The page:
8. If you want someone give your baby a bottle regularly, but you want to keep up a full supply, you will need to pump at those times. That plan you had of your partner giving a bottle in the middle of the night so you can sleep through a feeding? That’s not going to work, especially in the early weeks. This is not to say you can never miss a feeding, but it’s just not a good idea in the early weeks.
  9. If you are going to be separated from your baby regularly, for work or school or any other reason, and you want to have a stash of milk in your freezer. Or, if you just to have some milk in your freezer for emergencies.
  10. If you are going to be separated from your baby regularly and want to provide your baby with your milk, and keep up your milk supply.
  11. Some women who have a sensitive milk supply and their baby starts sleeping long stretches at night may need to pump in the middle of that stretch.
  12. If you have that very rare event when you have to take some medication that is incompatible with breastfeeding and you need to pump and discard the milk (this is called “pump and dump.” Many moms are told to pump and dump when it is not actually necessary. I always recommend getting the second opinion of an LC regarding pumping and dumping. Go ahead and pump, just don’t discard any milk until you’ve talked to an LC.

When to Pump

You can see, there are a lot of different reason WHY to pump, and the reason will affect the WHEN to start pumping. Some of

Photo credit: found_drama via Visualhunt / CC BY-NC-SA

Photo credit: found_drama via Visualhunt / CC BY-NC-S

these I have addressed in the WHY. Here are a couple of answers in terms of WHEN if the answer is not clear in the above list.

  1. If you are pumping to stimulate your supply then you will want to pump within 15-20 minutes of the end of a breastfeeding. You want to tell your body to make more milk. If you wait longer, say an hour, you will probably get more milk in the bottles, but you are also cutting into your baby’s next meal.
  2. If you are wanting to get enough milk for the first bottle you offer, pump right after a feeding, when your milk supply is most abundant. For most moms that is in the morning hours. You just want to take the leftovers and not cut into their next meal. You also don’t need a lot of milk because the first bottle you offer, you just want to see what your baby thinks about it. He may love it, he may hate it. I’ll talk more about this when I talk about introducing a bottle in another post.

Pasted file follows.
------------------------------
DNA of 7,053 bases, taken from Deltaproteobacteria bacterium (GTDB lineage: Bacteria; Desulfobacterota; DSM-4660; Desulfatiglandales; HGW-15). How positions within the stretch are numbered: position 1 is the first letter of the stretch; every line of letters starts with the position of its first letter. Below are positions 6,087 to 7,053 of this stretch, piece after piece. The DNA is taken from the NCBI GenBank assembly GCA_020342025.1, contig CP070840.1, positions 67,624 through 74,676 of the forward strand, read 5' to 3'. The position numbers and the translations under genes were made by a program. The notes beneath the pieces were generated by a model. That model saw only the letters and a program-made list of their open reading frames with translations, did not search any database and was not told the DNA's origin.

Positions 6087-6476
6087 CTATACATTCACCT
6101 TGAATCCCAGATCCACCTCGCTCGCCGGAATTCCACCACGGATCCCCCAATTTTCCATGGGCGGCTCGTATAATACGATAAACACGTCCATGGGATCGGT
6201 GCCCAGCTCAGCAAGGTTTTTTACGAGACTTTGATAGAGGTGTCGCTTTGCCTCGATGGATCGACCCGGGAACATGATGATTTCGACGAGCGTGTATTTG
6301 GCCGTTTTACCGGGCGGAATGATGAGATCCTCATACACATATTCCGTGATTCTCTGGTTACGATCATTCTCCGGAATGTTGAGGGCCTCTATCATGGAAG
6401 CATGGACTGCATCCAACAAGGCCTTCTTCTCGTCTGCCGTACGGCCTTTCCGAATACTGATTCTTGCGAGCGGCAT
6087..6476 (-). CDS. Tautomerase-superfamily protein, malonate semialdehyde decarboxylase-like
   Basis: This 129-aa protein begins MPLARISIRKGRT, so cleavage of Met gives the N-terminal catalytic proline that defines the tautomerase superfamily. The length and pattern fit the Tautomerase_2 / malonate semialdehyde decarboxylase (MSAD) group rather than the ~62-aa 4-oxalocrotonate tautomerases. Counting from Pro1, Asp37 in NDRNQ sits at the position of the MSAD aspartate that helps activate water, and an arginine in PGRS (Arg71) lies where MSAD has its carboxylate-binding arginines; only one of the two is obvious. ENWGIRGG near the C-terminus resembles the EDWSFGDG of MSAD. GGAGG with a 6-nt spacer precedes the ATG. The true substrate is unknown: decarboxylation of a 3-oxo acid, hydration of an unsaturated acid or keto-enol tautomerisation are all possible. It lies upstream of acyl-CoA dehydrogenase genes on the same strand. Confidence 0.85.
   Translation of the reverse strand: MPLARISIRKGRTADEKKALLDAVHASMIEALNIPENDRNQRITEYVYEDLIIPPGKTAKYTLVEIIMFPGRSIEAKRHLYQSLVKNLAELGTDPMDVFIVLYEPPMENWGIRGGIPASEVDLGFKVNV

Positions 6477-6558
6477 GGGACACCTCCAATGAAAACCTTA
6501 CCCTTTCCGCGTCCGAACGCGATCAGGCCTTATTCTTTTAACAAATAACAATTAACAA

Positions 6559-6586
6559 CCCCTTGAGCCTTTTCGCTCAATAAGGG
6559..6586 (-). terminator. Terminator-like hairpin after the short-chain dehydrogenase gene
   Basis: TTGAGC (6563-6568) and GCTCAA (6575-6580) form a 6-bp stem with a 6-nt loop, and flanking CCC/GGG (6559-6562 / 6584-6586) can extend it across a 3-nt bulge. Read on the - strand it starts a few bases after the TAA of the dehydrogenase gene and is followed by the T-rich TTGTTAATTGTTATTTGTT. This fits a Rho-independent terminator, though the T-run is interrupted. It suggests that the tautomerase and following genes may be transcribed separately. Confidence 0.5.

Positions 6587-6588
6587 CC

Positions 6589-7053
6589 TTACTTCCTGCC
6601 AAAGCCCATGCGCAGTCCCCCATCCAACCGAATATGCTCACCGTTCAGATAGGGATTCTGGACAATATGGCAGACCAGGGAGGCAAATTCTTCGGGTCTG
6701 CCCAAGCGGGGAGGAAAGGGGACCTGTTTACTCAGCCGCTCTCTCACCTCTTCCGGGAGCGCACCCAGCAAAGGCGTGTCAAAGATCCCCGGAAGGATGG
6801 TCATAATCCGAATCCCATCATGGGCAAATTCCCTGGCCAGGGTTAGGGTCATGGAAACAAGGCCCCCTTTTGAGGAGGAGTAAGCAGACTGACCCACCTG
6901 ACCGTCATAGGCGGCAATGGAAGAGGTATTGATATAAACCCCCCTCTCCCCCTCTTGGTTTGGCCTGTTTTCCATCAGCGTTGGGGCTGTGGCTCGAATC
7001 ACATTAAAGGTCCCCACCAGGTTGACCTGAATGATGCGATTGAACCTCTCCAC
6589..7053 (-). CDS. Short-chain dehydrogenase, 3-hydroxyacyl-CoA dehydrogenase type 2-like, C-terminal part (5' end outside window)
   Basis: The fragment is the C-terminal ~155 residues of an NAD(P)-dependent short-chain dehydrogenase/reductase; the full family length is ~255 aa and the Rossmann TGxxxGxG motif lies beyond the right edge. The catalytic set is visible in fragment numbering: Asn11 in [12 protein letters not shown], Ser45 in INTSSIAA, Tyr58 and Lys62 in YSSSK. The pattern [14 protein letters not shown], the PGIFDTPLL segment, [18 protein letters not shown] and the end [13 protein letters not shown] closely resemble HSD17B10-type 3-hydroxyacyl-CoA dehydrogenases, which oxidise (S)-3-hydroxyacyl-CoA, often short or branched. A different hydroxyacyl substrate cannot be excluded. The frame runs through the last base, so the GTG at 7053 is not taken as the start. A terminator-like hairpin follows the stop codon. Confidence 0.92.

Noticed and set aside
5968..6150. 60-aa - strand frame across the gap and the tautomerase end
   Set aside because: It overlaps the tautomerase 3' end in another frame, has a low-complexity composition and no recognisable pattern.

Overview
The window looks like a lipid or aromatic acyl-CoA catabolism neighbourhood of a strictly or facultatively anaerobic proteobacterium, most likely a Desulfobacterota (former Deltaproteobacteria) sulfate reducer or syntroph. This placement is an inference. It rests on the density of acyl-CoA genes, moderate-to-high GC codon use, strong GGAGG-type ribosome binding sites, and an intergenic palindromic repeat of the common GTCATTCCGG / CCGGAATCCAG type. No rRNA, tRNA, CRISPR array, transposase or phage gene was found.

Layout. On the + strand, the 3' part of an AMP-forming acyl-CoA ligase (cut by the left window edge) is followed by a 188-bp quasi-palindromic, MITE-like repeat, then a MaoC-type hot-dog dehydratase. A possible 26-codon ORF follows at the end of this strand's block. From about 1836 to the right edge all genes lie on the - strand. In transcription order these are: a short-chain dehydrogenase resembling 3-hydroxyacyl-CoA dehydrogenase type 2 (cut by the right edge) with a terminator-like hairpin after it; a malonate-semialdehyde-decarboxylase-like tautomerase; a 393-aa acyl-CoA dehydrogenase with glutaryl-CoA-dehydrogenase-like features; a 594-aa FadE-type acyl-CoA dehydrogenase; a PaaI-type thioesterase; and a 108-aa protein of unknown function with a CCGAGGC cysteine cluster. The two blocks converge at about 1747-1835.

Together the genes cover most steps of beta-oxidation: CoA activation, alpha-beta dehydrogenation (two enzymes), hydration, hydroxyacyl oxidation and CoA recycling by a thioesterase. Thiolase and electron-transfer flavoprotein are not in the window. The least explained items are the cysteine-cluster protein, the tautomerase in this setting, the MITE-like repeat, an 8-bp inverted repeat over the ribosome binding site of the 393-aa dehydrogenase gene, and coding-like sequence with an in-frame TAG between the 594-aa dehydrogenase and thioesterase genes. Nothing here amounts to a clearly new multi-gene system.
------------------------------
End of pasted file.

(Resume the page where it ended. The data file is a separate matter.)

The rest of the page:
3. If your goal is to build a stash in the freezer, for emergencies or just flexibility, pump in the morning, right after a feeding, until you have the amount you want in the freezer. The amount you will get will vary from mom to mom. Never compare yourself to other moms.
  4. If you are trying to get a stash in the freezer for going back to work or school, you may need to pump after a feeding more than once a day. That will depend on how much you get and how far in advance you start working on it. I recommend that moms start at about 6-8 weeks, just to see how much they are going to get, and this can help them determine how often they will need to pump each day, and how long it will take them to build that stash.
  5. If you have a sensitive milk supply, and your baby is sleeping long stretches, you will need to figure out how long you can go before you need to pump. This will involve some trial and error. If you think your milk supply is going down, try pumping a couple of hours after your baby goes to sleep. If that doesn’t help enough, if your baby sleeps past 7 am try waking at 5 am to pump. This can be one of those times when you have to choose between getting as much sleep as you’d like and maintaining your milk supply. The good news is that most moms won’t need to do this.

 

One last thought

Pumping can be easy to figure for most moms, but if it’s complicated for you, talk to a lactation consultant. She will help you figure out what your needs are, and what is appropriate for you. If breastfeeding is going well, give yourself at least the first 2-3 weeks to just work out a rhythm with your baby.

Next Time

Everything else you wanted to know about pumping!